It was in fall that Chander Chawla has visited Sweden to attend Innovation in Mind Conference. Now, a few months later, he is back to Lund again, to explore and share more about innovation and startups. Chander has worked in every area of the mobile ecosystem and is a renowned multi-disciplinary, cross-functional, predictive thinker. His global accomplishments include commercializing disruptive mobile technologies and running a $600M business at T-Mobile USA. He is the Founder and CEO of Mjedi, an award winning organization, which envisioned the convergence of social media, retail, and mobility. Being in Sweden for a couple of weeks now Chander has been giving some lectures and seminars.
Here are key 7 points on tribal knowledge for aspiring entrepreneurs that he shared with students of entrepreneurship program at Lund University.
Learn by doing. When you create a startup you enter unknown territory, there is no previous knowledge to real on really. So the key is learning by doing.
Adopt “ready, shoot, aim” philosophy. Sam Walton, founder of Walmart, in his biography shares philosophy of “ready, shoot, aim”. Yes, shooting in this case should come before aiming. And the reason why is simply because you don’t have the knowledge yet where to aim. What you need to do is to set a hypothesis and try it out. That’s exactly why having a business plan in early stages is rather useless. Of course, investors need something tangible so it might be impossible to avoid preparing one. But again, don’t spend much time on it, just enough to defend your point. Instead, have a learning plan. Set goals: “This is what I want to learn by going into the market”.
Understand the causation. It should be a part of the learning plan. Why do sales occur? Tech companies often have this unsupported assumption: they make a product, get it to the market and after a while add extra features and increase the price. The belief is that sales increase because of these new features, but is it really so?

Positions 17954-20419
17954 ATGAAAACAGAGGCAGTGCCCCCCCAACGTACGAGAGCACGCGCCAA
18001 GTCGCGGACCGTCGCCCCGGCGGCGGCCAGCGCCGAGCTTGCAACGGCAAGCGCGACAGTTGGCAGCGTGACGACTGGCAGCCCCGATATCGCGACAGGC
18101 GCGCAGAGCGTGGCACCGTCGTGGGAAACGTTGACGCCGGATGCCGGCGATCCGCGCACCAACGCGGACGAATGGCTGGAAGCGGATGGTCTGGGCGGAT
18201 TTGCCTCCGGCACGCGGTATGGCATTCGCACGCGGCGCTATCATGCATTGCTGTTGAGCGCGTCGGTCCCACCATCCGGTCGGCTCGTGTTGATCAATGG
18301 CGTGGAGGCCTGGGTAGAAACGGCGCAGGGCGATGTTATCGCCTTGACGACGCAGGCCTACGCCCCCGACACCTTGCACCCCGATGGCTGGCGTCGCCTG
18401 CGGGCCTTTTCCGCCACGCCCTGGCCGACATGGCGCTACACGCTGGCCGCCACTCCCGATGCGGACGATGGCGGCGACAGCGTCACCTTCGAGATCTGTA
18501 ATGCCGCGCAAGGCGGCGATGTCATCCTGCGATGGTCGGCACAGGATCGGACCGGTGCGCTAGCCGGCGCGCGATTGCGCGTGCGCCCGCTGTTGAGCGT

Do not confuse risk with probability. Think in terms of different options if your current strategy is not working out.
Rise above the noise around. There is much noise around. So you need to rise above it to communicate about your product. But at the same time don’t let too much influence you.
Replication with variation and selection with competition are the keys for building a startup community. This is how any startup or community works or how they should work. At the very same time tons of companies come up with similar idea but they implement it with variations. Since they all address the unknown, they have to try things out and then some get it right. The notion is that the best startup wins. And when it does, it grows and acquires similar companies.
Competition and cooperation go together. Competition encourages cooperation. So on the large scale companies cooperate but on smaller one they compete with each other.
Chander’s experience of Sweden.
“Being in Sweden for a few weeks now, what I have observed is that there is not enough replication. There are maybe 3-4 companies that are working on the same things. There is also not enough talking and sharing what you are working on. Much concern is on patents. But you have to set your priorities straight. If the idea is not shared it reduces the chance of the whole community to succeed.”